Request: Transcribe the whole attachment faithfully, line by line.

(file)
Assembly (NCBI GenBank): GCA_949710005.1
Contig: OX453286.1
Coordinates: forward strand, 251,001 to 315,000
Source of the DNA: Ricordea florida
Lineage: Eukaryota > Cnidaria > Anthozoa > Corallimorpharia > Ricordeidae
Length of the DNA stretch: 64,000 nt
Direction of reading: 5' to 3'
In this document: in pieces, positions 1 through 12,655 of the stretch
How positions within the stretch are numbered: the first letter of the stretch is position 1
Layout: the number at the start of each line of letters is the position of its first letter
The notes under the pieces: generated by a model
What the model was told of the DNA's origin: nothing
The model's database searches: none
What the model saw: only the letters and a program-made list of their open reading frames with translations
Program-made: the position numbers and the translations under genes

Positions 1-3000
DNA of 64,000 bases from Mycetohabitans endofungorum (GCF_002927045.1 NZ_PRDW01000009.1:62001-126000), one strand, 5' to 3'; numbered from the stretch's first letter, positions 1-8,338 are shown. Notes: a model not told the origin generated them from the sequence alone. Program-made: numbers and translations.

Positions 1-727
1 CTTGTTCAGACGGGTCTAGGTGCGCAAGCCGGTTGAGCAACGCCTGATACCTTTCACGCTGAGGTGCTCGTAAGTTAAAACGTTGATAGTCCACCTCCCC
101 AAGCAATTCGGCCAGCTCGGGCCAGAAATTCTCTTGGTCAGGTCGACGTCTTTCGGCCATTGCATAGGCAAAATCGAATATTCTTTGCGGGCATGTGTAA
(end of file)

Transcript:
Assembly (NCBI GenBank): GCA_949710005.1
Contig: OX453286.1
Coordinates: forward strand, 251,001 to 315,000
Source of the DNA: Ricordea florida
Lineage: Eukaryota > Cnidaria > Anthozoa > Corallimorpharia > Ricordeidae
Length of the DNA stretch: 64,000 nt
Direction of reading: 5' to 3'
In this document: in pieces, positions 1 through 12,655 of the stretch
How positions within the stretch are numbered: the first letter of the stretch is position 1
Layout: the number at the start of each line of letters is the position of its first letter
The notes under the pieces: generated by a model
What the model was told of the DNA's origin: nothing
The model's database searches: none
What the model saw: only the letters and a program-made list of their open reading frames with translations
Program-made: the position numbers and the translations under genes

Positions 1-3000
DNA of 64,000 bases from Mycetohabitans endofungorum (GCF_002927045.1 NZ_PRDW01000009.1:62001-126000), one strand, 5' to 3'; numbered from the stretch's first letter, positions 1-8,338 are shown. Notes: a model not told the origin generated them from the sequence alone. Program-made: numbers and translations.

Positions 1-727
1 CTTGTTCAGACGGGTCTAGGTGCGCAAGCCGGTTGAGCAACGCCTGATACCTTTCACGCTGAGGTGCTCGTAAGTTAAAACGTTGATAGTCCACCTCCCC
101 AAGCAATTCGGCCAGCTCGGGCCAGAAATTCTCTTGGTCAGGTCGACGTCTTTCGGCCATTGCATAGGCAAAATCGAATATTCTTTGCGGGCATGTGTAA